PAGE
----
The opportunity passed up has played on Coppell’s mind over the years, his decision to leave his players “for a few minutes before the second game to consider what the match could mean for the rest of their lives” having, in hindsight, perhaps hindered their prospects.
“They were so charged, there was so much electricity in that dressing room,” he said. “When they got out there, they just didn’t play.” He points out now it is easy, on big occasions, “to have paralysis by analysis” and that is a message the current squad – even with the input of Pardew’s almost resident sports psychologist, Jeremy Snape – might take on board.
“It’s about making sure you don’t end up with any regrets,” said Bright. “I don’t think we could have given any more in 1990 but we just weren’t quite good enough. But this team, on their day, are good enough.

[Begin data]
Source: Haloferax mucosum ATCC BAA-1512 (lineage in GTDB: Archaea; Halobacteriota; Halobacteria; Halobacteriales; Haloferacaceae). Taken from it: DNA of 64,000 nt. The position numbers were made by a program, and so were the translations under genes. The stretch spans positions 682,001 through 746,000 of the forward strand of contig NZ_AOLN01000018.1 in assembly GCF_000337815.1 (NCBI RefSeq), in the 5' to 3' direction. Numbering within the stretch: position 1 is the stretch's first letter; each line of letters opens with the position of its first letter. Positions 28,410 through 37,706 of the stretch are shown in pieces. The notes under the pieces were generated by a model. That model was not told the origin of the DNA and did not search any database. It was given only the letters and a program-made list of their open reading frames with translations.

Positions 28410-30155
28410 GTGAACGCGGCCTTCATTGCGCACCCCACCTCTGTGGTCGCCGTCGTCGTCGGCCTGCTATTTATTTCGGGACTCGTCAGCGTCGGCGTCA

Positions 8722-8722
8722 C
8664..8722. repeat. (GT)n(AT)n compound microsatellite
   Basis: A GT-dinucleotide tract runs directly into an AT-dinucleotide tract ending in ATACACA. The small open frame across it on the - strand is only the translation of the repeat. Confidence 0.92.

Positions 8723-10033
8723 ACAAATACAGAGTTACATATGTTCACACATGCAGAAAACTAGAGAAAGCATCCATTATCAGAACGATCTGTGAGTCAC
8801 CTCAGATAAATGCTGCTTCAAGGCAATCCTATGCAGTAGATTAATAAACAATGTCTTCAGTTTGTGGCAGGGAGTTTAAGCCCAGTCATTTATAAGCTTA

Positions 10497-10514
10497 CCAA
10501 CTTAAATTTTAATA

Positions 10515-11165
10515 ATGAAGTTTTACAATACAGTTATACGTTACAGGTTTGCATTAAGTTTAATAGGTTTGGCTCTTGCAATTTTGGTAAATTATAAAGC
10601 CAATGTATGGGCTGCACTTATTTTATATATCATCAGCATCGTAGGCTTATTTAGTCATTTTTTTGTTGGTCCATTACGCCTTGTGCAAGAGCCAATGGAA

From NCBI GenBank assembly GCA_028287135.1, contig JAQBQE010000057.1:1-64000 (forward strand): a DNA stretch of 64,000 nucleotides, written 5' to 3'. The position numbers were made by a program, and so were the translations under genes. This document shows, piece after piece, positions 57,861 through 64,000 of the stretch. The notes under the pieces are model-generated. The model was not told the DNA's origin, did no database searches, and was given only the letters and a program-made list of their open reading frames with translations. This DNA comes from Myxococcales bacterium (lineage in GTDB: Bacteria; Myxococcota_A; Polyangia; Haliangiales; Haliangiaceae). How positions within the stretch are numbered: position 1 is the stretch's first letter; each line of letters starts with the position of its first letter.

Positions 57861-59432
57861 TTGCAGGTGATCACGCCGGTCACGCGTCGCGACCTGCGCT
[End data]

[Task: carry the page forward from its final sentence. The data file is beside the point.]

“What message would I give them? Just to make sure you give everything you have. You may never have another chance – some great players out there never play in an FA Cup final – so give your best and, if everything falls into place and you get a bit of luck, you can make it happen. We’ve got enough in our team to win this game.”